LocalStack’s guide to run AWS serverless environment locally : Discover the power of Lambda + Docker + SQS

Because local testing is a must have for every developer, Localstack provides an AWS-like environment without breaking the bank.

[UPDATE 15–03–2021] — A work around for the last docker engine is to specify change to . https://github.com/localstack/localstack/issues/3700

[UPDATE 10–03–2021] — It seems like the new docker engine version do not work with the latest localstack image (problem with the port 53 forwarding). Keep the 20.10.2 version of docker-engine. If you are on MacOs download the 3.1.0 docker desktop version which is composed of the good version.

As AWS stands for one of the greatest cloud providers, one day you will probably have to deploy something on it : lambda functions, S3 storage, Kinesis Streams, SQS queues, DynamoDB… Even if devops is even more accessible with the AWS CDK (infrastructure as code using typescript, python and other languages), multi-environments management could be time consuming and quite expensive.

That’s what localstack is for, it provides a local environment with all the AWS resources available in your machine with the same AWS API.

Moreover, serverless event-based production infrastructure can’t be reproduced at all without Localstack. How can you trigger a lambda function when your SQS queue just received a message which has been pushed by one of your workers ? We are currently evolving in a world where serverless renews the way we used to build our infrastructure.

What’s Localstack ?

Localstack is an open-source project launched by Atlassian which mocks each AWS resources on your local machine. A big part is free such as Cloudformation, Dynamo, EC2, Kinesis, S3 but a great UI and some services need the «pro» version of localstack like EMR, docker lambda, Athena (everything is described here).

Anyway, you still will have 14 days free trial after registering. Such enough to complete this tutorial. The product is maintained and is evolving. By the way, you will be automatically added to their slack community channel as soon as your subscribe !

Localstack UI

Lambda news

While lambda was already an insane tool to manage performance and scalability in your infrastructure, it became even more powerful in the autumn 2020 during the AWS re:invent by supporting dockerized function. What an upgrade !


  • Up to a 10GB docker image is allowed, which should be sufficient for all your dependencies for any programming languages.
  • And because a great news never comes alone, lambda functions are now billed per milliseconds of time processing. (If optimized, it will save a lots of your money)

One of the common use of lambda is to bind them to S3 storage or SQS queue to perform specific actions. However, it can be a mess to setup from scratch without any third parties.

I will walk you through the complete road of how I have approached this. (with valuable tips at each step! )

What are we doing and why ?

In a serverless architecture, a powerful combo is to link an SQS queue and a lambda function to deal with asynchronous workflow. Something is pushing messages to any kind of queue and when you rise the number of events specified in the configuration a lambda is automatically deployed to handle those messages.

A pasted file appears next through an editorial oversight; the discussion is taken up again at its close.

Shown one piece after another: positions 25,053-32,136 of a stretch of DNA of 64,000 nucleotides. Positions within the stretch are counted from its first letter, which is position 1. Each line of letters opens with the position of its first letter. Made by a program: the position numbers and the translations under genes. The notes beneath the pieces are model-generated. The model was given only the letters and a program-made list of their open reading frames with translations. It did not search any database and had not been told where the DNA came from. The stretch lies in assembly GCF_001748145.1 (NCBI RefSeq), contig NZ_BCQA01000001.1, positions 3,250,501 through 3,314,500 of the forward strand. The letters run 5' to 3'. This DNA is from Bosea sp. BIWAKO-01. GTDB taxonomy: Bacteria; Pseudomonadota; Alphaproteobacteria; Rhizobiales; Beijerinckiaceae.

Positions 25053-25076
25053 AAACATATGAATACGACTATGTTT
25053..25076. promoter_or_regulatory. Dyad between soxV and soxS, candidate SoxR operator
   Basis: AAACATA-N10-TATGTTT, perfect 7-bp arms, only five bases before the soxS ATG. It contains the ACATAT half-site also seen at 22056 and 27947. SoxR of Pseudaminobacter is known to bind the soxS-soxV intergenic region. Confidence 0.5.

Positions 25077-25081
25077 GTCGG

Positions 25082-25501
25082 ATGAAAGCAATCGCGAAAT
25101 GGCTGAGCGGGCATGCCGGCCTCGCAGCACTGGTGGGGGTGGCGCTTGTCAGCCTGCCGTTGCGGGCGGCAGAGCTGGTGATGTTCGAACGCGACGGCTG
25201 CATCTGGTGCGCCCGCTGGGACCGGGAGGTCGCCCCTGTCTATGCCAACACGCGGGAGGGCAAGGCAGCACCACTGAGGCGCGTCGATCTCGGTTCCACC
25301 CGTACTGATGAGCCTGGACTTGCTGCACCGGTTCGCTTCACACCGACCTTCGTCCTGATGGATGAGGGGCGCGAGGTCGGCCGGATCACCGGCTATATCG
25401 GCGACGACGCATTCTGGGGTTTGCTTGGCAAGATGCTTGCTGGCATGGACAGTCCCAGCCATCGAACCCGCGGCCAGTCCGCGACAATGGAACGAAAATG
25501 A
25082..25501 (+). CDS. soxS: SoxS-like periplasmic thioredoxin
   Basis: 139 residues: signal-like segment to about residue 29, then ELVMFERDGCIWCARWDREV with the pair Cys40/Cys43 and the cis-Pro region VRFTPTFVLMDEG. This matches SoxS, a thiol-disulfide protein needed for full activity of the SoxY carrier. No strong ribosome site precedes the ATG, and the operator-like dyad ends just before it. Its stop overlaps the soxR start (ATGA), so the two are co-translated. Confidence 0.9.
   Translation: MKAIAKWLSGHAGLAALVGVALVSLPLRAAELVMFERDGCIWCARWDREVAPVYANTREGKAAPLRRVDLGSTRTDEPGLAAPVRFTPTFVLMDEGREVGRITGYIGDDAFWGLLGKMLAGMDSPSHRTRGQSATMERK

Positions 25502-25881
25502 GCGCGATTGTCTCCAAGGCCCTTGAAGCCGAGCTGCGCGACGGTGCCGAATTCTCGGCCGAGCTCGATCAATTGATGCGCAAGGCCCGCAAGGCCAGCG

Serverless architecture

This is a pay on-demand serverless infrastructure which minimizes costs and allows scalability.

The biggest pain of this beautiful structure is to reproduce this workflow on your machine.

That’s what localstack is for! Use the exact same configuration than your staging/production environment without any additional $$$ expenses.

Since docker image has been supported by lambda, nothing explains how to deal with it!



Localstack could be installed either using pip and launched with but we will use the consistent method regardless of your current working environment : Docker.

If you choose the first method, I can’t guaranty you the full guide will work as well as described. Don’t worry, just docker basis are required.

We are going through the complete developer workflow to ensure you that no secret remains lock. First of all, create a test folder where you will setup all of this project. (A GitHub repository will be linked at the end, but follow this tutorial to understand everything).

Localstack config

The is our configuration entry point where your will be able to make everything works perfectly. Create a with the value.

docker-compose.yml file

What the hell does that mean ?

We just created a docker service named localstack which is based on the image provided by the localstack team. We use the 0.12.6 version because everything seems to work on it right now.

As docker creates it’s own environment, we need to precise which local ports are bound to which container’s ports. For instance, we bind the ports range from 4566 to 4620 of your machine to the same of the container.

Some environment variables are needed to make this works :

  • is used to provide more logs inside the container
  • lists services that you want to deploy
  • specifies the targeted region of your resources
  • tells localstack to use dedicated docker container to run your lambda functions (seems to be the best way to reproduce an AWS real infrastructure)
  • and are additional config for lambda docker execution
  • is the dedicated folder path used by localstack to save its own data

Volumes are needed as docker does not store any state. Using them will allow persistent data and avoid build everything each time you launch your stack.

The .env file is specified to use the LOCALSTACK_API_KEY value. Please keep your credentials secrets

This config should be enough to make it work. Now, you need to open a terminal at the same path of your docker-compose file.

Test it!

For the first run, do not specify the option to run it in background :

Localstack start logs

You should now have those logs with :

  • INFO:botocore.credentials: Found credentials in environment variables